Primary assessment Contents

5Impact of high-stakes assessment

50.Statutory assessment and school accountability are currently closely connected within the education system in England.54 We heard during our inquiry that this link can distort the education delivered to pupils in primary schools. A particular issue that arose was narrowing of the curriculum due to a focus on English and maths. One description was given by Angela Griffiths, a primary school senior leader and specialist leader in education for assessment, who wrote:

In classrooms across the country, the arts, sciences, humanities and PE have been squeezed out of the timetable in order to ‘achieve coverage’ of the curriculum in preparation for end of Key Stage assessments. The biggest impact has been in Y2 and Y6, but in some schools this has extended beyond the assessed year groups. In addition, some teachers were reduced to just ‘covering content’ in the core subjects, rather than spending time considering the most creative, appropriate teaching strategies which would enable their children to learn most effectively.55

51.The narrowing of the curriculum at primary school was commented on last year by Sir Michael Wilshaw, the previous Chief Inspector, who said that during a focused set of inspections, inspectors found that there was a “lack of time allocated to the study of science and foreign languages”. Most schools were spending four hours or more a week teaching English and maths, yet around two thirds of schools spent one to two hours per week teaching science, and around a fifth spent less than one hour.56 This data is supported by a survey carried out by the Wellcome Trust and NFER.57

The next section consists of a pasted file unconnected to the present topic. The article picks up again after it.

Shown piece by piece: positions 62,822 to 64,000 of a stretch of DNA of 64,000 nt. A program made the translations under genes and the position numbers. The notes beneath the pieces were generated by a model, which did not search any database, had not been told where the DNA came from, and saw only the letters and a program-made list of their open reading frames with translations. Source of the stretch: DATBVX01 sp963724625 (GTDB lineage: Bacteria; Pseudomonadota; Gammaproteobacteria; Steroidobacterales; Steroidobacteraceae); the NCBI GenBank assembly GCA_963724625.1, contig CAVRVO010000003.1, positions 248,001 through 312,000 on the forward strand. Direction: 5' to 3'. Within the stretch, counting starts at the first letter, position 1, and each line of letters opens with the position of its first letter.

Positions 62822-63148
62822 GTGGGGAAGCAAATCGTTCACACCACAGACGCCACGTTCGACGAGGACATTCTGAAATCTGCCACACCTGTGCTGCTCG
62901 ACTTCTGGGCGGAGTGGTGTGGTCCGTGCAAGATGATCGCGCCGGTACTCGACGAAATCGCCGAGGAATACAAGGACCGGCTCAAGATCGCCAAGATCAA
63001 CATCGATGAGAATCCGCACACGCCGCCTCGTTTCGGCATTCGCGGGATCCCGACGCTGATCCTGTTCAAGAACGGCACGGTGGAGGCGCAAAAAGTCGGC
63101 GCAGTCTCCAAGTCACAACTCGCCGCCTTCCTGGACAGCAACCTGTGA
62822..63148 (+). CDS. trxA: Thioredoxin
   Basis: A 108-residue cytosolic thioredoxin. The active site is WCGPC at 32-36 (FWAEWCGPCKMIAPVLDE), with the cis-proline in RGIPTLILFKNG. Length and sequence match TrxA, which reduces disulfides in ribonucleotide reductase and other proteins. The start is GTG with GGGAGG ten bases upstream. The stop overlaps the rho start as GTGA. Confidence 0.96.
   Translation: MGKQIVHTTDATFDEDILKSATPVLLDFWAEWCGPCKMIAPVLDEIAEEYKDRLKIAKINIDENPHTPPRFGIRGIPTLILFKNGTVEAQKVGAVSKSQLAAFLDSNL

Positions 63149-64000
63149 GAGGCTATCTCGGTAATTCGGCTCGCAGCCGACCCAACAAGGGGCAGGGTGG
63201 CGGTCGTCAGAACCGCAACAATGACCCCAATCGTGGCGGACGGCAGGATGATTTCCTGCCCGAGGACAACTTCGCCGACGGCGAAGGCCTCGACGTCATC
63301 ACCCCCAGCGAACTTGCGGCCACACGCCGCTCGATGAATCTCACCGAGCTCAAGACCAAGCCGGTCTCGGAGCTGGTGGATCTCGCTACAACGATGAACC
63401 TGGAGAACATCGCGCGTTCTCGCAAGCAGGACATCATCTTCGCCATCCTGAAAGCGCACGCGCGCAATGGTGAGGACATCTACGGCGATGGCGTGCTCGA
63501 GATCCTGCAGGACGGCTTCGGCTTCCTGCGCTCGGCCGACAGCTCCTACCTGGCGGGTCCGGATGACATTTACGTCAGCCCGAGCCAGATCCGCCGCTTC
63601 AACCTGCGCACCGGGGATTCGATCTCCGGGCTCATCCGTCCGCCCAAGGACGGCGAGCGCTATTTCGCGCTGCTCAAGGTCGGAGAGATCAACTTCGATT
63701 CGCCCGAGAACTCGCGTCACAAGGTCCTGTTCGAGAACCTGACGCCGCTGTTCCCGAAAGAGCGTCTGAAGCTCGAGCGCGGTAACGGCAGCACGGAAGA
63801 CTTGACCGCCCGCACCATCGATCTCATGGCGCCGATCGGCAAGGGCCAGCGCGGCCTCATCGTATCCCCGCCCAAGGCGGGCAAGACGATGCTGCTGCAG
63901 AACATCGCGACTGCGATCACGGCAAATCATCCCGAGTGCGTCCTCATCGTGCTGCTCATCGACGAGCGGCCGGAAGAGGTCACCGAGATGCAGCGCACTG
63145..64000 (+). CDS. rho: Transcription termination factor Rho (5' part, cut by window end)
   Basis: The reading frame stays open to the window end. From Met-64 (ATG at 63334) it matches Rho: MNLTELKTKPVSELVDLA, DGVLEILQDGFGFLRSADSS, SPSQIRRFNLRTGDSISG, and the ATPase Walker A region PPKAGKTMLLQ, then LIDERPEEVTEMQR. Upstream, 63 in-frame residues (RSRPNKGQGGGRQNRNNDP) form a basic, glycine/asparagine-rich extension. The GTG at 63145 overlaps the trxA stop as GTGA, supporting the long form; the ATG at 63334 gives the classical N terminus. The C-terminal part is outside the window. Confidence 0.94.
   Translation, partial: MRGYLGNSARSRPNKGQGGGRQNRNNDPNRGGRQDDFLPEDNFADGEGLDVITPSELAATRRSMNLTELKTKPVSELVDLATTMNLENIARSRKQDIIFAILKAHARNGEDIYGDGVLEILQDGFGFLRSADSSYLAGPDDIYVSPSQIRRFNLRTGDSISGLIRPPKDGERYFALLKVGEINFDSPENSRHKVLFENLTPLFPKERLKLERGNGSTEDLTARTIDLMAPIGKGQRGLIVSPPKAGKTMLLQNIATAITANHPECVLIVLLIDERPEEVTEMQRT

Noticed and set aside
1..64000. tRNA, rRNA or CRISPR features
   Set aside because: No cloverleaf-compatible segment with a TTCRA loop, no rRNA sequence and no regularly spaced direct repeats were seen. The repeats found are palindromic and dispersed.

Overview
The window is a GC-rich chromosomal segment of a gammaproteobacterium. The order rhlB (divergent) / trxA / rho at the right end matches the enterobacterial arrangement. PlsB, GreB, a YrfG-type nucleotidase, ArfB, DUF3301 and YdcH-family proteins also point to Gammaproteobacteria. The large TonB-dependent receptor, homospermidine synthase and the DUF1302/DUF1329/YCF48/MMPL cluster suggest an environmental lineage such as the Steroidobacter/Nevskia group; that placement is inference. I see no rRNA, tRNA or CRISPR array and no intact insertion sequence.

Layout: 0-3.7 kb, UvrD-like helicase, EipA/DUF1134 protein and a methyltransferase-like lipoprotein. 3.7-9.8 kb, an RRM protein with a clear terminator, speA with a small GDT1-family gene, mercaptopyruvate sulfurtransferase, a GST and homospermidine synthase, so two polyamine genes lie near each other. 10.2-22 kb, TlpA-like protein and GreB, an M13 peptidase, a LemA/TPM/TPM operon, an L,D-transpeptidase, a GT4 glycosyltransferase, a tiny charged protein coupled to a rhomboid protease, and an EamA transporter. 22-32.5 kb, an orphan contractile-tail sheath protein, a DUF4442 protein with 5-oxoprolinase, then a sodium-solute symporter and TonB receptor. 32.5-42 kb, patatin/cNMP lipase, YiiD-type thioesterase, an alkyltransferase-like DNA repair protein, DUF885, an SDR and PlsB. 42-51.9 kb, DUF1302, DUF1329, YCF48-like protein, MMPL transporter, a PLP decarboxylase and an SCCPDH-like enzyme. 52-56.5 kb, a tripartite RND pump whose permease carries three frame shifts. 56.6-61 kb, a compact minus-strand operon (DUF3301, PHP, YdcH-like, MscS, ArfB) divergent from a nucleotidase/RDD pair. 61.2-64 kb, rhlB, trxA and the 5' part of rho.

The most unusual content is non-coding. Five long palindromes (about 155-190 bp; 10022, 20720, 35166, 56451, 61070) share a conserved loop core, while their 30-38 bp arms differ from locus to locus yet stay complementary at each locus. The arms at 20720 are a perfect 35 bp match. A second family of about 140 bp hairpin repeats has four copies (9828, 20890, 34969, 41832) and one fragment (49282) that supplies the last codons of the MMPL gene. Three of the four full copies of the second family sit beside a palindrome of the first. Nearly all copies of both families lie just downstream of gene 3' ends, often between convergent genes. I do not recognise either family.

52.The Department of Learning and Leadership at UCL Institute of Education also suggested the accountability system can lead to a focus on curriculum areas that are covered in statutory tests. This includes narrowing of content and ‘teaching to the test’, which can distort results to “become severely inflated in being far larger than true gains in students’ learning”.58 However, scientific organisations do not support a return to science SATs at Key Stage 1 or 2, and instead want to ensure school leaders and the inspectorate focus on science provision, as well as other areas of the curriculum.59

53.The new HMCI, Amanda Spielman, has announced that the first thematic Ofsted review will be on the curriculum offered within schools. However, many inspection reports currently focus on English and maths and can neglect other national curriculum subjects, like science. The Wellcome Trust has published statistics showing that in the first half of 2016, half of primary school inspection reports did not mention science at all.60

54.Ofsted has significant power to influence school behaviour, and neglecting to comment on core parts of the curriculum contributes to the overemphasis on English and maths teaching at primary school. The Ofsted framework already includes the importance of a broad and balanced curriculum, but this does not appear to translate into every inspection report.61